“If you have not bobbed your hair and have no desire to catch the fever, stay at home! No one could survive the fascination of the shorn locks in Paris and London. I think I have not seen smarter bobs anywhere than at a supper-dance in the Piccadilly Grill. As for Paris and Deauville – well, I have not seen one smart woman with long hair since I landed.”
These strong words are from the February 1926 issue of McCall’s magazine.
As anyone familiar at all with the 1920′s knows, bobbed hair was huge during this time period. Flappers were known for their bobbed hair styles, and before long women of all ages had adopted the shorter styles. Of course, at this time Paris was seen as the center of fashion, and it makes sense then that this article claims that is where the short bobs first took hold.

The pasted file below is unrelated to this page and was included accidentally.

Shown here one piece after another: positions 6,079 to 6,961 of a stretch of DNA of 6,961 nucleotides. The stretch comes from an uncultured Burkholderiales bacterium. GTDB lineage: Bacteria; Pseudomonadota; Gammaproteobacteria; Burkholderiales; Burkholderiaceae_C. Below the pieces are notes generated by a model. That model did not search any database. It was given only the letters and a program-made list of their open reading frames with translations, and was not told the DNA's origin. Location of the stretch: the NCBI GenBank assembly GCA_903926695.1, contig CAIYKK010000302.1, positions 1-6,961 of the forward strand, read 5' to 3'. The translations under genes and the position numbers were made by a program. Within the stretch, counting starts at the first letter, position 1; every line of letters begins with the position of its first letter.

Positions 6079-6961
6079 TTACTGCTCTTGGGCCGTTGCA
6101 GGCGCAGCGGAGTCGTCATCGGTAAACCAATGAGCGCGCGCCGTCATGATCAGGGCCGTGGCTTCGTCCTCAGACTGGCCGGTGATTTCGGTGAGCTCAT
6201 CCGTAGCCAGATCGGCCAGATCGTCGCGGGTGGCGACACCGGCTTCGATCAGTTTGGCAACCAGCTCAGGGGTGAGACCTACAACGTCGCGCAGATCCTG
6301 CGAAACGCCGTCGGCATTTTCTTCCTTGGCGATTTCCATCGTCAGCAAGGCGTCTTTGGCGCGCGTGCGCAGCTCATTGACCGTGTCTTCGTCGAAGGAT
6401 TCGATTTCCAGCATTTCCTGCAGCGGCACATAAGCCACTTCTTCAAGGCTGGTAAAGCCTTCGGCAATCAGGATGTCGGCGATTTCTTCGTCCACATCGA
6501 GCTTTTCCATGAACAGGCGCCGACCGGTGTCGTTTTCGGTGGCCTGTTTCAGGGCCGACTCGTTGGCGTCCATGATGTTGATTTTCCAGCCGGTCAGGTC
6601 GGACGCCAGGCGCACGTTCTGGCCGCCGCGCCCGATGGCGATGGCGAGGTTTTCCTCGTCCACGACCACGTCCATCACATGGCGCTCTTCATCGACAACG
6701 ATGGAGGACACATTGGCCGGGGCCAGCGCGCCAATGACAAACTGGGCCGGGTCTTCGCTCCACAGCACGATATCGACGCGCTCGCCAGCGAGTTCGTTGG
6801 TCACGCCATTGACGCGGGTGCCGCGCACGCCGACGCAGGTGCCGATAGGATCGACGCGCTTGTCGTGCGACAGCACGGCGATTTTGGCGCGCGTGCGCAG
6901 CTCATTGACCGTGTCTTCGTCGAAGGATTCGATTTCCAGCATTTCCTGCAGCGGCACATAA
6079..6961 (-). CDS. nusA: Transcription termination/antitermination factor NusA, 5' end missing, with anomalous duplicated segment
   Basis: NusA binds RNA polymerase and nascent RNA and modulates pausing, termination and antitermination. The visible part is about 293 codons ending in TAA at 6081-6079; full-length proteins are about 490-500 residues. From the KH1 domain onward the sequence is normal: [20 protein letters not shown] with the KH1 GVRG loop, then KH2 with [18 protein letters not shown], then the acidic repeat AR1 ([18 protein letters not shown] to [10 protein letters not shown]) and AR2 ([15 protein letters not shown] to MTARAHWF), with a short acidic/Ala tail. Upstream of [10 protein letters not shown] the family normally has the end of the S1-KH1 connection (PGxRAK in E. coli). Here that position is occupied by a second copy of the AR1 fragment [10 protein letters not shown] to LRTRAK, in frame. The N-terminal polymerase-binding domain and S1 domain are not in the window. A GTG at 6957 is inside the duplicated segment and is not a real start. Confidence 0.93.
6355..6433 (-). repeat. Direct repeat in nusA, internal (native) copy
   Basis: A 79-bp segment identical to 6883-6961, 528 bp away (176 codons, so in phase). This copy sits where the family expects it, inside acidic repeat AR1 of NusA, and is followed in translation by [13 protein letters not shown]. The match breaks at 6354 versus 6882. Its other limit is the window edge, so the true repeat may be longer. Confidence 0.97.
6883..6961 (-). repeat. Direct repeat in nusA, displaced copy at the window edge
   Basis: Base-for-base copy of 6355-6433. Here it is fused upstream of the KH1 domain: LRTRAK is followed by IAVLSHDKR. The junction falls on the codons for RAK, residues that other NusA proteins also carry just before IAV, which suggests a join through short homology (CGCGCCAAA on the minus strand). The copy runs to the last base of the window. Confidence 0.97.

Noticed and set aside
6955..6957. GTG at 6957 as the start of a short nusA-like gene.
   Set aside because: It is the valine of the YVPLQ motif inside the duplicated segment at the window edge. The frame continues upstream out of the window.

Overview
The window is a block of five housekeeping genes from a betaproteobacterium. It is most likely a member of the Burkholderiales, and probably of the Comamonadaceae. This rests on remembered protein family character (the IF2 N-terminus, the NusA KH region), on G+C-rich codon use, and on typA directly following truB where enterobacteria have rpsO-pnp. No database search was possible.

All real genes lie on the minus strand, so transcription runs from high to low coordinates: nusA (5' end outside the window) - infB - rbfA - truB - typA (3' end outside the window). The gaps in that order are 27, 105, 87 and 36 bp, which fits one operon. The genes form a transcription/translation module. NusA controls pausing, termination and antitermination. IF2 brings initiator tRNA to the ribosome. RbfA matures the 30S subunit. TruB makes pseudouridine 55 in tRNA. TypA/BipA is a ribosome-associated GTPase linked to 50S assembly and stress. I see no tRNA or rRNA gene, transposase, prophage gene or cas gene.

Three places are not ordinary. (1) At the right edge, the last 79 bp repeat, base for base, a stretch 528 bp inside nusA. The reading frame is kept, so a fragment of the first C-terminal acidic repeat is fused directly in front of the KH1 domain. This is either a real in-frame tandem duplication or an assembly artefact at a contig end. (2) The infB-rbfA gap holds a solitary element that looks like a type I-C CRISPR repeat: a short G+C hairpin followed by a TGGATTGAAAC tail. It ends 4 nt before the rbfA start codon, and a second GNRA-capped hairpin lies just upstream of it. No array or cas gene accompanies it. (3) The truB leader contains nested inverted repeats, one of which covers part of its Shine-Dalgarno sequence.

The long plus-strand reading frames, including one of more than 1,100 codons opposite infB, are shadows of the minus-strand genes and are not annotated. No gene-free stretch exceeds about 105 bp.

Here I have taken sentences from this fascinating article, and compiled a list of helpful tips for short, bobbed, flapper hairstyles. I’ve also added the beautiful illustrations by Mary MacKinnon, from original sketches made in Paris by Paul Teche. Enjoy!
1) Carry a pocket-comb.
Comb the back of your head with your back to the dressing-mirror and a hand-mirror in your hand. And comb it in the direction your wave follows.
2) Only the woman with classical features can stand the severe coiffure,
the center part, the straight hair draped over the ears. Most women need a soft wave to frame the face, and the wave generally accepted now in Paris is a wide one, confessedly hard to hold but – the fashion.
3) Ears are fashionable again!
You must show at least half the ear; to be truly up-to-date, the whole ear.
4) For the center-back:
If the neck is slender, cut the hair with scarcely a suggestion of a point; if the neck is short and rather full, the decided point narrows and lengthens it; if neither one nor the other, follow the natural way your hair grows.
5) Keep your hair well trimmed.
There is nothing more unsightly than a ragged neck line.